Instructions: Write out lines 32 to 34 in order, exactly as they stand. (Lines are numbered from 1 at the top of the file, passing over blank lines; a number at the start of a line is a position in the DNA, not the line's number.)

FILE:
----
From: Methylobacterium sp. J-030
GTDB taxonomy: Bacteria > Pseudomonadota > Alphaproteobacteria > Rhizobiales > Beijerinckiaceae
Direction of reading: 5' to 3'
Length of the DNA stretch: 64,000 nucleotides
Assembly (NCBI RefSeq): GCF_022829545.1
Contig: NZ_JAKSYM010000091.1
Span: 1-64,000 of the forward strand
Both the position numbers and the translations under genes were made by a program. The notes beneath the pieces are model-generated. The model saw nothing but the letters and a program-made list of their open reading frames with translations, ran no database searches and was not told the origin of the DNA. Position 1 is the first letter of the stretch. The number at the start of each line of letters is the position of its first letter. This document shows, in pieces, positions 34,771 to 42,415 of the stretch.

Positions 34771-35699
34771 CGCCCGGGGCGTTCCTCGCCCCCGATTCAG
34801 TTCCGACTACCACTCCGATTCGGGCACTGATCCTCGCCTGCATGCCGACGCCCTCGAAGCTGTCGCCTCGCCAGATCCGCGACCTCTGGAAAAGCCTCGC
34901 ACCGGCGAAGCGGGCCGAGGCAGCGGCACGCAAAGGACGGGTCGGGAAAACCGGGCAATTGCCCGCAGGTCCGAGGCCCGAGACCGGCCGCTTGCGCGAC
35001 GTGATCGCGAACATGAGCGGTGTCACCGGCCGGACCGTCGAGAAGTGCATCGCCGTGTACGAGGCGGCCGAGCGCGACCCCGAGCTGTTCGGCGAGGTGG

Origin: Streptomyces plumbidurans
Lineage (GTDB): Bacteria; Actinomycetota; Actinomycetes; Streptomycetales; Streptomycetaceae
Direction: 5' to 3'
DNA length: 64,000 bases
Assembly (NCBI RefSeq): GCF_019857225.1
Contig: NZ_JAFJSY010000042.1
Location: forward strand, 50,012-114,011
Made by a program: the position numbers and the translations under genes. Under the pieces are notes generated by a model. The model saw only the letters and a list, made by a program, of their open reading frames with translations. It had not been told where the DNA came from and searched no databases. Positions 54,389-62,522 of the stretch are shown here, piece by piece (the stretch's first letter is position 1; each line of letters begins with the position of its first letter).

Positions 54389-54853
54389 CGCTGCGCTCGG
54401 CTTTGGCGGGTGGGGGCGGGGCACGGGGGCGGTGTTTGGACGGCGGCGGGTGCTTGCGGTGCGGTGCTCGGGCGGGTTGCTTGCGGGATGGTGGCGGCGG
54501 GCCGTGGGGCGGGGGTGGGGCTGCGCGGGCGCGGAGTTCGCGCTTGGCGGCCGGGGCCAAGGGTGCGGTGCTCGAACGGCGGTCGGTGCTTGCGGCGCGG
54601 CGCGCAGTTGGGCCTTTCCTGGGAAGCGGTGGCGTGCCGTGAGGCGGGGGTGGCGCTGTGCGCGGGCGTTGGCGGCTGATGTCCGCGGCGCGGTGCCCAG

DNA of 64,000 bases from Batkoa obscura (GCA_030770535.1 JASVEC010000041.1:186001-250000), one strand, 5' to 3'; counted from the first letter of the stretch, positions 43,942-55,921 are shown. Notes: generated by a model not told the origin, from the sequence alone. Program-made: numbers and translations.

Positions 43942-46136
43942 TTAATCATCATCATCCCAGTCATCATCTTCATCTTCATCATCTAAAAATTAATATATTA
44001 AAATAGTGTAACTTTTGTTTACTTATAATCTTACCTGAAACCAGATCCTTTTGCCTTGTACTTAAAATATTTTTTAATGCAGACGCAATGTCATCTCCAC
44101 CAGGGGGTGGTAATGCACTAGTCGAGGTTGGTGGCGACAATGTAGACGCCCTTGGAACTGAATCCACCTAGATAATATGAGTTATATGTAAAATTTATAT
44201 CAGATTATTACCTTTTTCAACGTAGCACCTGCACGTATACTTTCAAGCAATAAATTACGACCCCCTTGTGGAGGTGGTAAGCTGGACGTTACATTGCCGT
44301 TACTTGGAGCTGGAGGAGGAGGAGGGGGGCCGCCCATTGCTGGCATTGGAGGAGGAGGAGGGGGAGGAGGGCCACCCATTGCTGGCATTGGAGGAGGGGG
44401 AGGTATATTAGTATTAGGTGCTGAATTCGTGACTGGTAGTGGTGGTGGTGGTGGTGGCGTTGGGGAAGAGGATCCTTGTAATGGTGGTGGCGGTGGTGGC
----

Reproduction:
44201 CAGATTATTACCTTTTTCAACGTAGCACCTGCACGTATACTTTCAAGCAATAAATTACGACCCCCTTGTGGAGGTGGTAAGCTGGACGTTACATTGCCGT
44301 TACTTGGAGCTGGAGGAGGAGGAGGGGGGCCGCCCATTGCTGGCATTGGAGGAGGAGGAGGGGGAGGAGGGCCACCCATTGCTGGCATTGGAGGAGGGGG
44401 AGGTATATTAGTATTAGGTGCTGAATTCGTGACTGGTAGTGGTGGTGGTGGTGGTGGCGTTGGGGAAGAGGATCCTTGTAATGGTGGTGGCGGTGGTGGC